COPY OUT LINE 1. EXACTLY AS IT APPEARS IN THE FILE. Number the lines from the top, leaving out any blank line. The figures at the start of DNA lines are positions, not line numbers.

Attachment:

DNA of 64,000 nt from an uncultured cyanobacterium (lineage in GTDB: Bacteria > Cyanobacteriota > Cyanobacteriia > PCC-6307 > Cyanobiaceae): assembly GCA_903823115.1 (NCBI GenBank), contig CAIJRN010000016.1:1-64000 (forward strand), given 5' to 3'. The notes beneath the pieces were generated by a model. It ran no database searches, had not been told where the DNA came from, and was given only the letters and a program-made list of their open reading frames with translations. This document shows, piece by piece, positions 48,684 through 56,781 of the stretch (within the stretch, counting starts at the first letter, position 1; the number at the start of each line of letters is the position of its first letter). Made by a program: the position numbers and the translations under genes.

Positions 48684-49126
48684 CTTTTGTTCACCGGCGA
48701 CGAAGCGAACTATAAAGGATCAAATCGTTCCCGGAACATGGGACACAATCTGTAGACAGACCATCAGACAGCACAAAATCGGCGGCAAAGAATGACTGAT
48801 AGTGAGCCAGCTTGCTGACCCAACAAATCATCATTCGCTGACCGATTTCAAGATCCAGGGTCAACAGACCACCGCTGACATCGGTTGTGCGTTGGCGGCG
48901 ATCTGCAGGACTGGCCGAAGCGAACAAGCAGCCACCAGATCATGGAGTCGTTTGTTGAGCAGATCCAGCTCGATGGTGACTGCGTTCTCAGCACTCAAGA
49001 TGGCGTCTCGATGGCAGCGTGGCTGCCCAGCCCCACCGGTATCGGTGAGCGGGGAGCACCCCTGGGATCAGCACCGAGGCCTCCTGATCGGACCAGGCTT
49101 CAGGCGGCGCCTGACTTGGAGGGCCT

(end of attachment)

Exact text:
DNA of 64,000 nt from an uncultured cyanobacterium (lineage in GTDB: Bacteria > Cyanobacteriota > Cyanobacteriia > PCC-6307 > Cyanobiaceae): assembly GCA_903823115.1 (NCBI GenBank), contig CAIJRN010000016.1:1-64000 (forward strand), given 5' to 3'. The notes beneath the pieces were generated by a model. It ran no database searches, had not been told where the DNA came from, and was given only the letters and a program-made list of their open reading frames with translations. This document shows, piece by piece, positions 48,684 through 56,781 of the stretch (within the stretch, counting starts at the first letter, position 1; the number at the start of each line of letters is the position of its first letter). Made by a program: the position numbers and the translations under genes.